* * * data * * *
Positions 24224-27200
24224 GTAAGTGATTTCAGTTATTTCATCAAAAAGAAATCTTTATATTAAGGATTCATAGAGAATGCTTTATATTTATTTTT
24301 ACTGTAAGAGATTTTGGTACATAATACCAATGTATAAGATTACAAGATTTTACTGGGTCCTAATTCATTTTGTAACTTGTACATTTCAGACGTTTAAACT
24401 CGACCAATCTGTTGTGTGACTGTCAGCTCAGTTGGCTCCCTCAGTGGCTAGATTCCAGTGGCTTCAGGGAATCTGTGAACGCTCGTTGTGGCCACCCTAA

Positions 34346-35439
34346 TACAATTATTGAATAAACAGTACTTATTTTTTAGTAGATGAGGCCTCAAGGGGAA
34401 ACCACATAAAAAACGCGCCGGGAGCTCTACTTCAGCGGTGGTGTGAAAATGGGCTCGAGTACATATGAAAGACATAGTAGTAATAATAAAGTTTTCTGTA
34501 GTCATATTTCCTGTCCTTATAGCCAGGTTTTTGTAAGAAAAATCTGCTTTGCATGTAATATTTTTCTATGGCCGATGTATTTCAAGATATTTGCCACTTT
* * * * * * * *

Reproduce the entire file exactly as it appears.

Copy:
Positions 24224-27200
24224 GTAAGTGATTTCAGTTATTTCATCAAAAAGAAATCTTTATATTAAGGATTCATAGAGAATGCTTTATATTTATTTTT
24301 ACTGTAAGAGATTTTGGTACATAATACCAATGTATAAGATTACAAGATTTTACTGGGTCCTAATTCATTTTGTAACTTGTACATTTCAGACGTTTAAACT
24401 CGACCAATCTGTTGTGTGACTGTCAGCTCAGTTGGCTCCCTCAGTGGCTAGATTCCAGTGGCTTCAGGGAATCTGTGAACGCTCGTTGTGGCCACCCTAA

Positions 34346-35439
34346 TACAATTATTGAATAAACAGTACTTATTTTTTAGTAGATGAGGCCTCAAGGGGAA
34401 ACCACATAAAAAACGCGCCGGGAGCTCTACTTCAGCGGTGGTGTGAAAATGGGCTCGAGTACATATGAAAGACATAGTAGTAATAATAAAGTTTTCTGTA
34501 GTCATATTTCCTGTCCTTATAGCCAGGTTTTTGTAAGAAAAATCTGCTTTGCATGTAATATTTTTCTATGGCCGATGTATTTCAAGATATTTGCCACTTT